Ruble Rallies Despite Interest Rate Cut by Bank of Russia

April 24, 2020
Ruble Rallies Despite Interest Rate Cut by Bank of Russia April 24, 2020 Lennox Hamilton

The Russian ruble gained against the US dollar for the third consecutive day to hit $74.1, as crude oil prices continued to appreciate.

The ruble has gained in spite of rate cuts to six-year low by the central bank of Russia.

The Brent crude contracts changed hands at roughly $22 per barrel on anticipation of further rate cuts from producers in addition to the rate cut decisions made by OPEC+ earlier this month.

Notably, Russia’s central bank slashed its benchmark one-week repo rate to 5.5%, from 6%, the lowest level since February 2014, to aid the economy rebound from the Covid-19 crisis and declining oil prices last month.

The central bank of Russia reduced its benchmark one-week repo rate to 5.5% on April 24, reflecting the lowest borrowing costs since February 2014 and in accordance with market anticipations.

Lawmakers stated that considerable prohibitive measures have been implemented to fight the Covid-19 epidemic both in Russia and worldwide, which jolts economic activity.

As per the Bank of Russia’s forecast, annual inflation will touch 3.8% to 4.8% in 2020 and will stabilize at roughly 4% in the future. GDP is anticipated to decline by 4% to 6% in 2020.

If the scenario develops in accordance with the predictions, the Bank of Russia will look at the feasibility of implementing further rate reduction in the forthcoming meetings.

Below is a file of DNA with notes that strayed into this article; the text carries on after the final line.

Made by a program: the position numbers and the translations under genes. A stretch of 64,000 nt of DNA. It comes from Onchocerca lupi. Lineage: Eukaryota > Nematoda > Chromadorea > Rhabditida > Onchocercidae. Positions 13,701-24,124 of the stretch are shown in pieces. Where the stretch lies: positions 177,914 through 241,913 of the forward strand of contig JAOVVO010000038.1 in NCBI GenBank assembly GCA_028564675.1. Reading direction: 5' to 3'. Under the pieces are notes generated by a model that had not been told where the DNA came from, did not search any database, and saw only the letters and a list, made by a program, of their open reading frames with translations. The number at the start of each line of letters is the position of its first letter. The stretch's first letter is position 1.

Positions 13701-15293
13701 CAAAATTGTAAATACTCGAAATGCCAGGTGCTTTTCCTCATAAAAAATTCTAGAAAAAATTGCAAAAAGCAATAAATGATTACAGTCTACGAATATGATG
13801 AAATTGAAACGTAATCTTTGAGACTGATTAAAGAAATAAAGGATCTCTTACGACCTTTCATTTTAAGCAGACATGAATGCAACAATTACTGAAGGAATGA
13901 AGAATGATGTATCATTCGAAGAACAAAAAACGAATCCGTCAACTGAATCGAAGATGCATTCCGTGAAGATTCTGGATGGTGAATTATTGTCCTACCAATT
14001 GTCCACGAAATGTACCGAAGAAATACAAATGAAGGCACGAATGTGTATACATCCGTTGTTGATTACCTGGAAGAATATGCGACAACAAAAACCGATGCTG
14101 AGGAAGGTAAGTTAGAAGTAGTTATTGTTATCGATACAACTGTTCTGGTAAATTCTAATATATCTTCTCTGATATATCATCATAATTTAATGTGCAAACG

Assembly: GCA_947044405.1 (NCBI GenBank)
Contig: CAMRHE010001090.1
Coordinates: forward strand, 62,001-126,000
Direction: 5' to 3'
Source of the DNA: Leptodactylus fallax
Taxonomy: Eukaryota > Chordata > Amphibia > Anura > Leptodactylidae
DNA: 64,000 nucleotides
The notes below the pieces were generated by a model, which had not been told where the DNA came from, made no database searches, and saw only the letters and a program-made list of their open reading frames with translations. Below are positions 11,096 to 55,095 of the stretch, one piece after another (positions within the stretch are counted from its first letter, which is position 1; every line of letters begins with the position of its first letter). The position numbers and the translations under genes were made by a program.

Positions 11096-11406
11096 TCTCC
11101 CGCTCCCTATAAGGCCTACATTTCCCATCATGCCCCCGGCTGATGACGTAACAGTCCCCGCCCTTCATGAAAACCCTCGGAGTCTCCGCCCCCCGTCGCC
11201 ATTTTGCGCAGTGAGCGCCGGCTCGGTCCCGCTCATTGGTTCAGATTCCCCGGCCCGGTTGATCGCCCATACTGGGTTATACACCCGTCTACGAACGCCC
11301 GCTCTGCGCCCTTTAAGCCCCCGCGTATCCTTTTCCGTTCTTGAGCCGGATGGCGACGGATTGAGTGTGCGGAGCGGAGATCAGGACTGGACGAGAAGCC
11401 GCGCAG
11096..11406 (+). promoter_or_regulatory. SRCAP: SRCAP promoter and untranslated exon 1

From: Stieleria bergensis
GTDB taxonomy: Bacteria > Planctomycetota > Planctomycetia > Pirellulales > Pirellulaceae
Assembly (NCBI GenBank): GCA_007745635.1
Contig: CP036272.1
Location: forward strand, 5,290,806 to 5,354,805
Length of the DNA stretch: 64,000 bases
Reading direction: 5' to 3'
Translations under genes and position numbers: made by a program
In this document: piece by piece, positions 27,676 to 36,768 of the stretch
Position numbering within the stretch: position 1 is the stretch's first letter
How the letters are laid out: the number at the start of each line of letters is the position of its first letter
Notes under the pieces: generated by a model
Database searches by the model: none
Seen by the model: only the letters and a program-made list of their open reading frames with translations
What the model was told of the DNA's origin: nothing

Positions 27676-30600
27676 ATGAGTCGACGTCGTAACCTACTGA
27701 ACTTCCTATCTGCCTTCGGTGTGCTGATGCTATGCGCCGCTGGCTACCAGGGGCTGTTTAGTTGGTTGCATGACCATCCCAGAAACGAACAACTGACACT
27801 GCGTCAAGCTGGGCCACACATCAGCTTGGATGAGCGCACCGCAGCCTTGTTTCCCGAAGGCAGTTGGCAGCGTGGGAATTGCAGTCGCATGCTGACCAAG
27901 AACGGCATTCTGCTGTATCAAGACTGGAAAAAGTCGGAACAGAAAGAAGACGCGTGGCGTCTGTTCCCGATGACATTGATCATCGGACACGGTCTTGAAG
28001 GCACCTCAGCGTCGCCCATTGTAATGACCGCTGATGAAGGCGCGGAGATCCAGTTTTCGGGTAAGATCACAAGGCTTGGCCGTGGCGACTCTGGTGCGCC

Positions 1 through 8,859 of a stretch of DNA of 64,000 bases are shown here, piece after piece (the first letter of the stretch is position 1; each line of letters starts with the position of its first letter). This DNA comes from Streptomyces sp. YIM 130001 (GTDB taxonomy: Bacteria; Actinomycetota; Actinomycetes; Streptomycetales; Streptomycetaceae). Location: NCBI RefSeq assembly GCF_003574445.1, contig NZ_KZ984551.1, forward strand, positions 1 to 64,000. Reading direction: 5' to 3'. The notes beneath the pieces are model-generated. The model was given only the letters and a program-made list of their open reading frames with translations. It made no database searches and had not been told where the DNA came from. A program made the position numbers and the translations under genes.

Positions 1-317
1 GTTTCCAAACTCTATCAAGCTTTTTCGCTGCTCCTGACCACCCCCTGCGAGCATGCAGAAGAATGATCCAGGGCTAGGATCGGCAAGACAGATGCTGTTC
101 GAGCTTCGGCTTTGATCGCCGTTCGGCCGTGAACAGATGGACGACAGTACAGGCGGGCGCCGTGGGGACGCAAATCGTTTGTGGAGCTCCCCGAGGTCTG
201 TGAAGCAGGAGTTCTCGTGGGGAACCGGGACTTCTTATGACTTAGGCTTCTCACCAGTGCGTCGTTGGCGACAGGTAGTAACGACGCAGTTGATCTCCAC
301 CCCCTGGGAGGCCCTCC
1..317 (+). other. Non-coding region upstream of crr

The US crude oil prices hovered around $16 per barrel as analysts anticipate additional production cuts.

Additionally, worries about the negative impact of Covid-19 on worldwide fuel demand has increased after Gilead revealed that its closely monitored testing of Covid-19 drug did not result in any firm outcome.

Kuwait will implement crude oil supply cuts before May 1, which is the scheduled date.

Next month, Russian oil firms will slash their crude oil shipments from Baltic ports and Black Sea’s Novorossiysk to 5.42 million tons, reflecting the lowest level in 20 tons.

WTI crude prices recorded a historical low price of -$40.32 amidst worries about storage and decline in worldwide demand due to Covid-19 pandemic.

Latest data indicates that the storage hub in Cushing (Oklahoma), the key delivery point in the US for oil, was only 70% full as of last week. Since the beginning of 2020, oil price has declined by over 66%.

In Europe, leaders accepted to set up a recovery fund to minimize the economic impact of the Covid-19 pandemic but failed on arriving at a deal about the nature of the aid and the precise amount.

German Chancellor Angela Merkel stated that Europe’s economic power house was ready to structure a common stimulus package worth roughly €1 trillion and insisted paying back any funds borrowed from the market.

Italy, France and Spain suggested utilizing grants to back the Eurozone economy, but Austria and Netherlands wanted to go through the route of low interest loans.

French President Emmanuel Macron opined that real budget transfer may become a requisite even then. Italy’s PM Giuseppe Conte suggested the recovery fund to be set up by the second-half of 2020.

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